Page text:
On Christmas Eve, Al closes the restaurant so the family can be home together quietly celebrating the holiday. But Uncle Rico lavishes the young band members with expensive gifts and has booked the band to perform on a Christmas radio broadcast.  On the road to the radio station, the van gets stuck in deep snow preventing both Al and Rico from having that ideal Christmas they wanted--or so they think.  

No summary could ever replace the experience of watching it yourself.  How long has it been since you've seen this one?  Check it out:

Sunday, August 19, 2012

Mork & Mindy (1979)

I recently reviewed writer/producer/director Garry Marshall's new book My Happy Days in HollywoodClick HERE to see that review again.  His reminiscences on his work in television sent me to seek out Christmas episodes from some of his past series.  Many of these Christmas episodes are some of my personal favorites--episodes I love to watch over and over again. So far, I've recounted Christmas episodes from The Odd Couple, Happy Days and Laverne & Shirley.  Click those titles for the link to return to those posts.

The 1978 Mork & Mindy holiday episode is entitled "Mork's First Christmas."

Another TV series by creator/producer Garry Marshall is Mork & Mindy.  I wrote about the 1978 Christmas episode of Mork & Mindy last month during our SCI-FI Christmas in July celebration.  Click here for the link to see that post again.  What I'd like to share today is another episode of Mork & Mindy, one from the first season entitled "It's A Wonderful Mork."

Mork inadvertently chases away customers seeking music lessons.

Though this episode didn’t originally air at holiday time, this story is inspired by the everyone's favorite Christmas movie It’s a Wonderful Life.  Mork unintentionally ruins Mindy’s job opportunity, grandmother Cora's music teaching gig and Mindy's father’s dating relationship.

Without much sensitivity, Mork reveals to Margaret what Mindy's father Fred had said about her--and she takes offense.  Recognize Margaret?  That's Linda Henning--Betty Jo Bradley from Petticoat Junction.

Feeling like he's unneeded and useless, Mork goes to Orson with his regrets and is offered a solution: with the aid of Orkan technology, Mork can be 'reversified' to see what his friends’ lives would be like if he had never arrived on Earth.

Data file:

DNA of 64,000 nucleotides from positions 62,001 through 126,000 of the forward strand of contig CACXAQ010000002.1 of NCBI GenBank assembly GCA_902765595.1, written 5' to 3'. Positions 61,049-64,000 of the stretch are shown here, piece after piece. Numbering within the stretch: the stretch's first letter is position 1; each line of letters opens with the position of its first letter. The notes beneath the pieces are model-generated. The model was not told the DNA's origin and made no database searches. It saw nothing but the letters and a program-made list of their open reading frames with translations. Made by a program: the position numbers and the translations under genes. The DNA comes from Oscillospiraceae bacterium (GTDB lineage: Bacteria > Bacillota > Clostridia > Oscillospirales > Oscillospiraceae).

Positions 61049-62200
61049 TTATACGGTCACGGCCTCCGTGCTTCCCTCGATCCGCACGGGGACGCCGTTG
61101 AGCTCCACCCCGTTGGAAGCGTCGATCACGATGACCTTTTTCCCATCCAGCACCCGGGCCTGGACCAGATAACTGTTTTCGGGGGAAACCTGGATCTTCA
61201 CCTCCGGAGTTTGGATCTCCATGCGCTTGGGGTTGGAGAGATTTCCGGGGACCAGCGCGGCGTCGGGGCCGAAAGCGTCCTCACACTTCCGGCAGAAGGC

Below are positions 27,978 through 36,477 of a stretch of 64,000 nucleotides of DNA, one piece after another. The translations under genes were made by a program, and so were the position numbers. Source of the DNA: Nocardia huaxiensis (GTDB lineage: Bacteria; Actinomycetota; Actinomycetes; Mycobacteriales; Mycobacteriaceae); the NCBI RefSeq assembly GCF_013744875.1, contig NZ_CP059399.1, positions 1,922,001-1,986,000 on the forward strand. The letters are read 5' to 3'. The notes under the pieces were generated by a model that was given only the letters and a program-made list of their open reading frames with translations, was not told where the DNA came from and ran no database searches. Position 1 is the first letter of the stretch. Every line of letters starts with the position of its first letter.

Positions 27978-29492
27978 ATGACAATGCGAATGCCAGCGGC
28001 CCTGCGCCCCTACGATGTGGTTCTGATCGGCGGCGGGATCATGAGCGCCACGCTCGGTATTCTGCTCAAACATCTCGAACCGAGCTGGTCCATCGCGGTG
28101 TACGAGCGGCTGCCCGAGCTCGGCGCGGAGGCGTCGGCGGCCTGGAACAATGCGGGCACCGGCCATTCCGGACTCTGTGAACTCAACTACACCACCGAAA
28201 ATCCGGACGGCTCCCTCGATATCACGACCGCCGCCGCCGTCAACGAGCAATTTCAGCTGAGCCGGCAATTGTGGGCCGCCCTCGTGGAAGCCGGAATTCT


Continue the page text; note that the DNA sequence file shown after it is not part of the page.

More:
"Mork Calling Orson, come in Orson."
Without being seen nor heard, Mork observes that Mindy would have a husband but she would be unhappily married to a compulsive gambler.  Mindy would be gainfully employed, but all her money would be spent on her husband Cliff's gambling debts and she wouldn't be free to pursue her own passion for a career in journalism.  Mork also observes that Mindy's father and her grandmother would also be unhappy as Mork has brought a great deal of support, encouragement and joy into their lives.

Mindy's unsupportive husband Cliff is played by actor Sam Freed, a TV veteran I remember best as Bob Barsky--Allie's eventual husband on Kate & Allie.

Though this isn't a Christmas-themed episode, it is filled with the spirit that we love to feel at holiday time--a spirit of reflection and love and appreciation for our family and friends.  This episode also serves as a reminder that those sentiments are appropriate all year round as well.

After Mork learns that his influence has improved the lives of his loved ones, he asks Orson to return him to his present circumstance and proudly proclaims "It IS a wonderful life!" Very sweet, indeed.

This is certainly not the only TV episode that adapts its plot from It's A Wonderful Life.  Can you name any others?  Let's make a list in the comments below.

Friday, August 17, 2012

Laverne & Shirley Christmas (1976)

Sing along: "We're gonna do it our way, yes, our way.  Makin' our dreams come true---for me and you."

I recently reviewed writer/producer/director Garry Marshall's new book My Happy Days in HollywoodClick HERE to see that review again.  His reminiscences on his work in television sent me to seek out Christmas episodes from some of his past series.  Many of these Christmas episodes are some of my personal favorites--episodes I love to watch over and over again.  Though I've seen this first Laverne & Shirley Christmas episode referred to by the title "Christmas at the Booby Hatch," it is officially titled "Oh Hear the Angels' Voices" on the second season DVD setHow long has it been since you've seen this one?

Carmine asks his friends at the Pizza Bowl to join him in entertaining at a hospital at Christmas time.